Agrawal 2002, 168
AKS, 76, 133
Alice, 5, 135
AMSCO, 16
Apted 2001, 226
Arithmetic progression
Primes in, 70
Arthur 196x, 223
Associative law, 100
Atbash, 18
Attack
birthday, 187
bruteforce, 2, 4, 218
chosenciphertext, 179
ciphertextonly, 142
known plaintext, 142
maninthemiddle, 190
preimage
1st, 186
2nd, 186
Authenticity, 5, 190
user, 185
Authors, 220
B
Babystepgiantstep, 180, 182
Baconian Cipher, 22
Balcazar 1988, 184
Baldacci 1997, 224
Bartholome 1996, 89, 168
Bauer 1995, 48, 168
Bauer 2000, 48, 168
BC, 136, 171
Beale cipher, 23
Beaufort, 26
Becker 1998, 224
Berne, Eric, 111
Bernstein 2001, 168
Beutelspacher 1996, 168
Biryukov 2009, 10
Block length, 138, 140, 141
Blum 1999, 89
Bob, 5, 135
Bogk 2003, 170
Book cipher, 23
Bourseau 2002, 168
Brands 2002, 168
Brickell 1985, 184
Brickell, Ernst, 177
Brown 1998, 225
Brown 2003, 226
Buchmann 2004, 168, 236
Buhler 1993, 168
Bundschuh 1998, 89
Burger 2006, 227
C
C158, 126
C307, 129
Cadenus, 18
Caesar, 19
Caldwell Chris, 91
Capital letters alphabet, 139, 144
CAS, 81
Cascade cipher, 3, 27
Cassels 1991, 210
Catalan Eugene, 67
Certicom, 201, 211
Certiﬁcation
public key, 189
Certiﬁcation authority (CA), 190
Ch´e Guevara, 21
Challenge, 5, 125
Cipher challenge, 5, 125
Closeness, 101, 109, 147
261
Cole, Frank Nelson, 56
Colfer 2001, 225
Collision, 186, 187
Collision resistance, 187
Commutative law, 100
Complexity, 121, 174, 183, 196
Congruence, 98, 99
Coppersmith 2002, 10
Courtois 2002, 10
Crandall, Richard, 57
Crandell 2001, 89
Crichton 1987, 223
Crowley 2000, 48
Cryptanalysis, 2, 7, 139, 141, 142
Crypto challenge, 5, 125
Cryptography
modern, 50, 134, 173
Post Quantum, 214
public key, 50, 117, 175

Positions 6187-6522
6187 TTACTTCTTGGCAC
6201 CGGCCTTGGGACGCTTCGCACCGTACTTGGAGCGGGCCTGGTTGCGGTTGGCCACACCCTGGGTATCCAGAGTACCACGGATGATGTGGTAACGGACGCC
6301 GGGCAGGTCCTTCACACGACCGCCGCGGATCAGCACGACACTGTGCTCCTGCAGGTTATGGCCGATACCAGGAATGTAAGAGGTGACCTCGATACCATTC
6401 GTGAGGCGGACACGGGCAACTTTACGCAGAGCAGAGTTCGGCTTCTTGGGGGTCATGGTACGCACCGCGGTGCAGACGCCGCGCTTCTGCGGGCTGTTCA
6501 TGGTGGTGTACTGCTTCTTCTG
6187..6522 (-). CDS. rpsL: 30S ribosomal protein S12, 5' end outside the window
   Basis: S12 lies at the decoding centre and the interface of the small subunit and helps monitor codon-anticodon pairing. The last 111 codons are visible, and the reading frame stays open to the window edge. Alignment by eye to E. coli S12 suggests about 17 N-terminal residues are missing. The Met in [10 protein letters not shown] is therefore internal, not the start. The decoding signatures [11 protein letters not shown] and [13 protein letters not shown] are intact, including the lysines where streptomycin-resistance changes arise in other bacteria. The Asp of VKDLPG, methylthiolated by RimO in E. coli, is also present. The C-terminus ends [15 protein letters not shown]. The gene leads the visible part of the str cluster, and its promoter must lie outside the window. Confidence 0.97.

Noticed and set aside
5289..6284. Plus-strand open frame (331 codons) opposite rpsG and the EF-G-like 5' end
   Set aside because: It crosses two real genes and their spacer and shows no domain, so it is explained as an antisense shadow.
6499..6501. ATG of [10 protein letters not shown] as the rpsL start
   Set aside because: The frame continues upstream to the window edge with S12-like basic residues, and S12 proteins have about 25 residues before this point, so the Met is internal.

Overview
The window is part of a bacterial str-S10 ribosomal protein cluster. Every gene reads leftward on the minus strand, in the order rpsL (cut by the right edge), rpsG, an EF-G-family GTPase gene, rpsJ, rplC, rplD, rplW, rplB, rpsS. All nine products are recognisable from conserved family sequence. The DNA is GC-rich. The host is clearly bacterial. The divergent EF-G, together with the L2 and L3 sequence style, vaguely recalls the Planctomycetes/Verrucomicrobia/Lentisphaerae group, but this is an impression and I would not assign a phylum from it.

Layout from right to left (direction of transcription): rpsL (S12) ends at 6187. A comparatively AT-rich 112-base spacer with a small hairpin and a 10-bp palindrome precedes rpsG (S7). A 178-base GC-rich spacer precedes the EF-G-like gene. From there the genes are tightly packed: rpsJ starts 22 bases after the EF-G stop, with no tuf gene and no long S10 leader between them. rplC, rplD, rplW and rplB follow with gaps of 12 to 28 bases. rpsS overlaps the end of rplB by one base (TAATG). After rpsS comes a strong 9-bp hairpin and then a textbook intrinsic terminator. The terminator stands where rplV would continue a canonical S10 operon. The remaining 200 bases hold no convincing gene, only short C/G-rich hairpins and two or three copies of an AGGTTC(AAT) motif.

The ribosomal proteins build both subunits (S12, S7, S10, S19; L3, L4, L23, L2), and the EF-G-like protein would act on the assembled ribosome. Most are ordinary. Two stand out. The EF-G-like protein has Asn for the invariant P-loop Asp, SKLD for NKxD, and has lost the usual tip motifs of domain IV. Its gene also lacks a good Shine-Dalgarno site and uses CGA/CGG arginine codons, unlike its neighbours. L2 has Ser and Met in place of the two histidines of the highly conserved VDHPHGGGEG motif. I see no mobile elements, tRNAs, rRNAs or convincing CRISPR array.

CrypTool, ii, xi, xii, 2, 4–7, 15, 16, 18, 22, 23,
25, 27, 30, 56, 59, 69, 98, 114, 118,
122, 126, 129, 135, 138–143, 145, 171,
173, 177, 179, 180, 185–187, 207, 218,
220, 225, 231
CrypTool 1.x, xi, 218, 245, 260
CrypTool 2.0, 218
Cunningham project, 62, 91, 126, 129, 172
D
DA 1999, 48
Dedekind, Julius, 93
DES, 2, 4, 7
SDES, 7
Diﬃe, Whitﬁeld, 5, 135, 180
DiﬃeHellman, 93, 135, 180, 181, 204
Discrete logarithm, 108, 136, 179
Distributive law, 100
Divisibility, 98
Division modulo n, 100, 102
Divisor, 98
Domain parameter, 204
Double column transposition, 17
Doyle 1905, 223
Doyle, Sir Arthur Conan, 223
DSA, 5, 205, 207
signature, 189
E
ECDLP, 203, 204
Eckert 2003, 118, 139, 168
ECMNET, 205
Educational tool NT, 59, 69, 98, 114, 122, 145,
173, 179, 231
EFF, 58
ElGamal
public key, 181
ElGamal, Tahir, 5
Elliptic curves, 193
ECC notebook, 208
Elsner 1999, 225
Elsner 2001, 225
Encryption, 1
asymmetric, 5, 92, 173
Cascade cipher, 3, 27
codebased, 214
ElGamal public key, 181
hybrid, 6
lattice problems, 214
NTR, 214
McEliece, 214
MerkleHellman, 176
Product algorithm, 3, 27
public key, 173
symmetric, 2, 14
Eratosthenes
sieve, 59, 69
Erd¨os, Paul, 70
Ertel 2001, 169
Eschbach 2009, 228
Euclid, 52
Euclid’s proof by contradiction, 53
Euclidean algorithm, 206
extended, 104, 112, 145
Euclidean number, 64
Euler
(phi) function, 104, 108, 111, 177
Euler, Leonhard, 111, 112
Exponential function
calculation, 181
discrete, 179
F
Factor, 98
Factorization, 56, 113, 196, 224
factoring records, 56, 76, 125, 171, 205
factorization problem, 113, 119, 130, 142,
177
forecast, 123
Ferguson 2001, 10
Fermat
262
last theorem, 170
little theorem, 59, 104, 112
number, 59
generalized, 53, 55, 63
prime number, 62
Fermat, Pierre, 59, 112
Fibonacci, 93, 171
Field, 196
characteristic, 197
ﬁnite, 198
FIPS1803, 191
FIPS186, 191
FIPS1862, 191
Fixpoint, 111, 113
Flessner 2004, 230
FlexiProvider, 214
Fox 2002, 168